When Charles Clément was born on 31 May 1739, in Pointe-Claire, Montreal, Canada, New France, his father, Antoine Clément dit Larivière, was 31 and his mother, Marie Anne Bourdon, was 27. He married Agathe Jamme on 24 May 1762, in Pointe-Claire, Montreal Urban Community, Quebec, Canada. They were the parents of at least 4 sons and 8 daughters. He died on 28 April 1822, in Vaudreuil-Soulanges, Quebec, Canada, at the age of 82, and was buried in Vaudreuil-Soulanges, Quebec, Canada.
Some characteristic forenames: French Pierre, Alcide, Alphonse, Andre, Marcel, Armand, Cecile, Christophe, Gaston, Olivier, Aime.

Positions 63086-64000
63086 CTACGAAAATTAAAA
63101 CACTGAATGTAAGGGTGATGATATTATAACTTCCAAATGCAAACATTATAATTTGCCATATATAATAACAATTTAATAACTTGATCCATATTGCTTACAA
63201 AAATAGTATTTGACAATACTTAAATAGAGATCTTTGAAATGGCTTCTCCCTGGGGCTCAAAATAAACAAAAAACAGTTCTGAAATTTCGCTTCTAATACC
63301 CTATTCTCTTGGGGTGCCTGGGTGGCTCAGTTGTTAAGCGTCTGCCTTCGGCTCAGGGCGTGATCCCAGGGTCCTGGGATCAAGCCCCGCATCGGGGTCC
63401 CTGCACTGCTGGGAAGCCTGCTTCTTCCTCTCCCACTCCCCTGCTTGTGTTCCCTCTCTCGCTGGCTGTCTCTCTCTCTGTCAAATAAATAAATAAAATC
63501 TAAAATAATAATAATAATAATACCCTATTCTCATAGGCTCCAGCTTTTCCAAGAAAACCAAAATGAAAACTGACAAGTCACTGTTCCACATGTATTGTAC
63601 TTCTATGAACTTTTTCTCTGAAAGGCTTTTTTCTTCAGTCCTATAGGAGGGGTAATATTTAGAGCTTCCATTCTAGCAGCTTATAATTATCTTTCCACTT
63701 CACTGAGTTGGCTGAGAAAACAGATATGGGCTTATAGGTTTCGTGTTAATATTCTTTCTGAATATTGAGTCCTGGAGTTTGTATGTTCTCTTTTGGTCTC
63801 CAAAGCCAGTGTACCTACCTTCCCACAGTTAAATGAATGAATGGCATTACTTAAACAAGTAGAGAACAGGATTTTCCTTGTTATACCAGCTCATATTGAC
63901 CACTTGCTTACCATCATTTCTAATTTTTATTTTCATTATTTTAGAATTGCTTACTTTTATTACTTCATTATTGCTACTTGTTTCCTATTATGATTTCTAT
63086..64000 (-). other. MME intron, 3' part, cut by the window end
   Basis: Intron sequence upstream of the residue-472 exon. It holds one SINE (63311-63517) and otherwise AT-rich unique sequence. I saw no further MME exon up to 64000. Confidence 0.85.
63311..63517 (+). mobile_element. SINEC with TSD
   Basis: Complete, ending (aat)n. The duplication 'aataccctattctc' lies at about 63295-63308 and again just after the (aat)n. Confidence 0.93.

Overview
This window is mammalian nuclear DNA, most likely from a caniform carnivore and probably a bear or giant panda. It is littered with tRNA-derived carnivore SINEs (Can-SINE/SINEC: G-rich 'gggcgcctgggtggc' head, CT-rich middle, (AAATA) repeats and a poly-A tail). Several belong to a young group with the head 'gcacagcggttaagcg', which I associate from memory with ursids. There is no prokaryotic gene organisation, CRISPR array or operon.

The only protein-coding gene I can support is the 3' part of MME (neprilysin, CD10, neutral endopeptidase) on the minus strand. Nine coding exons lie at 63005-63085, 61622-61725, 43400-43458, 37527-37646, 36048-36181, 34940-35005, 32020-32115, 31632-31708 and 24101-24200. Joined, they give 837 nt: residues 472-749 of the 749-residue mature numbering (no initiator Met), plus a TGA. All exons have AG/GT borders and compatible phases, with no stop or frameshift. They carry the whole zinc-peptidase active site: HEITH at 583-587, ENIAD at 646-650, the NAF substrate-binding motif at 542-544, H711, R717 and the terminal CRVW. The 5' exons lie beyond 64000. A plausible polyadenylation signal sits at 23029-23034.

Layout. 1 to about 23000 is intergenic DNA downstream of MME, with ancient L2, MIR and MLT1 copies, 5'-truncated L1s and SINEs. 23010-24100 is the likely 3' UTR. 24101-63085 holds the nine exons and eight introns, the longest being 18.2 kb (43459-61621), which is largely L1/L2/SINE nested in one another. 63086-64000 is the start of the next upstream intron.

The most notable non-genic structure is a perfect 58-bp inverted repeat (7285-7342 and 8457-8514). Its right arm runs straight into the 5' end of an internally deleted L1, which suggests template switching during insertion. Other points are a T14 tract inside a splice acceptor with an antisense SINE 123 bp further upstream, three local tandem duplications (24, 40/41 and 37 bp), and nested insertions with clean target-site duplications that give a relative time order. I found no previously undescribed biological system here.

English, Catalan, German, Flemish, and Dutch; French and Walloon (Clément): from the Latin personal name Clemens meaning ‘merciful’ (genitive Clementis). This achieved popularity firstly through having been borne by an early Christian saint who was a disciple of Saint Paul, and later because it was selected as a symbolic name by a number of early popes. There has also been some confusion with the personal name Clemence (from Latin Clementia, meaning ‘mercy’, an abstract noun derived from the adjective; in part a masculine name from Latin Clementius, a later derivative of Clemens). In North America, the English form of the surname has absorbed cognates from other languages, especially Italian Clemente , and also their derivatives.